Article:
And then I had gelato…

And then I did this every day I was there…

And nothing happened!

I felt amazing! Even energized! And my digestion was on point! No bloating, gas, skin issues… no mood or sleep disturbances.

Real food DOES matter and it saddens me to know that we are poisoning our very own people here in the US. For profit. To help line peoples pockets with cash, while others become sick and many cannot afford healthcare. Add a pre-existing condition to the mix and those of us dealing with these things, remission or not, are screwed! It’s disgusting and it’s simply not fair.


Everywhere you go, you are greeted with a smile. I would be hard-pressed to know if a local was having a bad day. I don’t even know what that would look like! And they are genuine. Something I find lacking in the states.

We are so focused on getting shit done and tend to be self-absorbed (as a whole).

There is an entire universe out there begging for us to show up and be present. I know this is tough given our go-go-go society. But I also know it’s necessary in order to serve others in the way they deserve. It’s also necessary for us individually.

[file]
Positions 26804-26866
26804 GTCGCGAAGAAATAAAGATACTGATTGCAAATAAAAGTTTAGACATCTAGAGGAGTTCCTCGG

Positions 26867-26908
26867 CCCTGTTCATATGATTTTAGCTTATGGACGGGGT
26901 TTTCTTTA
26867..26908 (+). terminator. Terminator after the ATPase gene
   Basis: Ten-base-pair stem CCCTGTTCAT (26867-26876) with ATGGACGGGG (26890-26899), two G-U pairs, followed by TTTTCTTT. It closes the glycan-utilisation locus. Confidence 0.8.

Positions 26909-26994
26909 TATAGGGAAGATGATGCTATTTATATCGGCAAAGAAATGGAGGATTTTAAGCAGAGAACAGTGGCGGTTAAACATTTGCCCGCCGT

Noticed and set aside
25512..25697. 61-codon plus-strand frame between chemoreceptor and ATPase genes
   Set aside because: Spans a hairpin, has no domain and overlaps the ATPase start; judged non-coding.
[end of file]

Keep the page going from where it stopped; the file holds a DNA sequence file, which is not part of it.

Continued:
Something that was told before arriving was not to be offended if you went to a shop, for instance, and you were treated beautifully only to come back and not be recognized or possibly even put aside for someone else. Indonesia, at least Bali, is a place of service. They are hard workers and they rely on income to live, like anyone else. They give you 100% of themselves when serving you – most of them anyway. And their energy is used towards those showing interest in what they have to offer. It’s business.

I saw this time and time again and I actually found it quite beautiful to feel so cared for, even if it was for profit, because it was so obvious that they meant it! They truly wanted to provide you with a good experience. This is a place of very little technology being used (I never saw a local on their cell phone or on a computer, aside from drivers for obvious reasons).


The people and the landscape. This was their “low season” and it was HOT! 85-95 degrees each day with upwards of 100% humidity! And to think I wanted to bring makeup and hair products. Silly American. 🙂 AC was found in most restaurants, although most were also open air making the AC kind of irrelevant.

I LOVE dry heat… and so does my body (lupus is a rockstar in warm, dry climates). Humidity of this caliber was like nothing I have ever experienced and with rain almost daily, I had flare-ups often (as I do in Seattle with all the rain). But my skin LOVED it and glowed. Every morning I lathered myself in coconut oil and all day long my skin was soft and luxurious. In SD, I tend to have dry skin, regardless of the amount of moisturizer I slather on each day.

Lush Fields

For miles… and miles… and miles. The rolling rice paddy fields are stunning. And because of the incredible amount of rain, they are green and vibrant.

Tropical Storms